UN atomic agency persists in probe of Iran nuclear sites

The International Atomic Energy Agency is pressing Tehran again for access to the Parchin military site in its probe for suspected nuclear weapons research.

IAEA talks come ahead of a Tehran summit aimed at countering domination of global powers.

Iran's International Atomic Energy Agency (IAEA) ambassador Ali Asghar Soltanieh said he expects progress at talks with the U.N. nuclear watchdog. (Herwig Prammer/Reuters)

The International Atomic Energy Agency (IAEA) is pressing Tehran again for access to the Parchin military site as part of its probe into suspected nuclear weapons research in Iran.

Speaking outside Iran's diplomatic mission in Vienna shortly before the talks resumed, Iranian envoy Ali Asghar Soltan told reporters that both sides were trying to bridge disagreements, adding: "I hope for success".

The two sides are trying to unblock an IAEA investigation into Western suspicions, denied by Tehran, that Iran has been conducting research into nuclear weapons.

The meeting, the first since previous discussions ended in failure in June, takes place after an upsurge in rhetoric from Israeli politicians this month suggesting Israel might attack Iran ahead of the U.S. presidential election in November.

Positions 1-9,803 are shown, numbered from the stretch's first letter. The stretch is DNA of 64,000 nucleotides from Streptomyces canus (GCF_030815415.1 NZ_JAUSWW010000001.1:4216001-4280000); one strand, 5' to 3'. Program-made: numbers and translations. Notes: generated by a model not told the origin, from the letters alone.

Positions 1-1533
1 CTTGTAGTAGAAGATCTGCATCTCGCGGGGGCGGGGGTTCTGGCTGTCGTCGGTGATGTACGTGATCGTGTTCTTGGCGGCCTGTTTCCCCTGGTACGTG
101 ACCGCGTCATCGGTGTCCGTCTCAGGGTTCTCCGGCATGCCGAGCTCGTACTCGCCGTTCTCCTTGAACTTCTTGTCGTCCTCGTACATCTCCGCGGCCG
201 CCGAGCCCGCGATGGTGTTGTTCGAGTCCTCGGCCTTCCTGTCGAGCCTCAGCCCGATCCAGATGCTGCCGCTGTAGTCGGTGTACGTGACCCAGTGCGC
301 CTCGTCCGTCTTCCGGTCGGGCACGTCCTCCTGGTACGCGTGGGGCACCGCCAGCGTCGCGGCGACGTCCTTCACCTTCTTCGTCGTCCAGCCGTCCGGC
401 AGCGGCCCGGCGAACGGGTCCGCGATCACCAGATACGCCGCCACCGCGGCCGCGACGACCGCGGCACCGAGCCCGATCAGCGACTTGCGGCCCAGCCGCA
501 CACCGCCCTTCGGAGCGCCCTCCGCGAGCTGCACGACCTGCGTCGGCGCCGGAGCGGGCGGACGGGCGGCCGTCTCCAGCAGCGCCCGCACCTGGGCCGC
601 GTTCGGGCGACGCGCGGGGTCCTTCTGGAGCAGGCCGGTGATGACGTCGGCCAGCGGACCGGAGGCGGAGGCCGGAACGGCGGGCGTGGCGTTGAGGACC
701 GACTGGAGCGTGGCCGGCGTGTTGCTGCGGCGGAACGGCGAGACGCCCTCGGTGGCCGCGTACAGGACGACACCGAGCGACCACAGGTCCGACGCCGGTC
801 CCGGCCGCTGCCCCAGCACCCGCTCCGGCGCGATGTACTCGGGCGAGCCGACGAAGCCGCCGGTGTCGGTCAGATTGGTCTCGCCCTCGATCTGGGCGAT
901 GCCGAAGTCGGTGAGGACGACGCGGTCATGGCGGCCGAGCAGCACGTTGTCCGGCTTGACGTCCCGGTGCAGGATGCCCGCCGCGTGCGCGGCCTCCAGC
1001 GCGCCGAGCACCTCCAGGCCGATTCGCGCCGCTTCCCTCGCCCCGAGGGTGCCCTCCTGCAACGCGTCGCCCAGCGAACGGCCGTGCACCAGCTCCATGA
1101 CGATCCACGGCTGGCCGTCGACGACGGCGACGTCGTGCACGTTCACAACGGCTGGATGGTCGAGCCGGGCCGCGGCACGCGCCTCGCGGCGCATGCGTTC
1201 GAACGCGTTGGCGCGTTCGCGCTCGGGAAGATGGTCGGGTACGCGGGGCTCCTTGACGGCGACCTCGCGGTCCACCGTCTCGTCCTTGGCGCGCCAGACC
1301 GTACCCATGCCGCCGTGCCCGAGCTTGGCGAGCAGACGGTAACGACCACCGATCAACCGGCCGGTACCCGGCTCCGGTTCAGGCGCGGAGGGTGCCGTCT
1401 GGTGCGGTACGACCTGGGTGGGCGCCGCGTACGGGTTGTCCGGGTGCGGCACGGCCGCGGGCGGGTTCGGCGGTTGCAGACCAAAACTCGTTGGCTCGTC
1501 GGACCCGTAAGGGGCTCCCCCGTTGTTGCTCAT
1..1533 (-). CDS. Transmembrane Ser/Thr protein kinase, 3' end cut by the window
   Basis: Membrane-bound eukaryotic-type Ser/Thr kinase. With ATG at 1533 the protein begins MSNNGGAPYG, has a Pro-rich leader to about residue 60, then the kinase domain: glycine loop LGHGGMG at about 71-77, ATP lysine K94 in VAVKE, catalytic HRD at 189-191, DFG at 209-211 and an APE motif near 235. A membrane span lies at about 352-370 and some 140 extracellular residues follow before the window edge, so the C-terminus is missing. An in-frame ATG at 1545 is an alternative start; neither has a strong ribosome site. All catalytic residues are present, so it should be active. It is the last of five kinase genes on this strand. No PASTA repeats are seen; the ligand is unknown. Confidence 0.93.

Iran denies allegations it is seeking a nuclear weapons capability. But its refusal to curb its nuclear enrichment program has prompted tough Western sanctions and heightened speculation that Israel may attack its atomic sites.

Iran 'Action Team' formed

The IAEA also recently disclosed that it is forming a special Iran team, drawing together experts in weapons technology, intelligence analysis, and radiation to oversee a probe of suspicions that Tehran has worked secretly on atomic arms.

Creating a unit focused on only one country is an unusual move for the International Atomic Energy Agency, reflecting the priority the U.N. nuclear watchdog is attaching to Iran.

One of diplomats likened the restructuring plan to the agency's Iraq 'Action Team' — the squad of experts who uncovered components of Saddam Hussein's fledgling nuclear-weapons program in the 1990s.

Danny Danon, deputy speaker of the Israeli Knesset and a member of Prime Minister Benjamin Netanyahu's Likud party, said on Thursday that Israel was "preparing for all scenarios". He was also dismissive of the agency's new Iran team.

"We are getting close to the point where the window of opportunity will be closed to us, and that's why you hear all those voices," he said when asked about the war rhetoric. "We have seen too many teams, too many summits, too much talk. It is about time to take action."

Separately, Reuters reports that Iran is hosting a summit of 120 developing nations beginning on Sunday as part of its three-year tenure as head of the Non-Aligned Movement (NAM).

The NAM was set up in 1961 to counter big power domination of international relations. About 35 heads of state or government are attending, including new Egyptian President Mohammad Mursi and United Nations Secretary General Ban Ki-moon.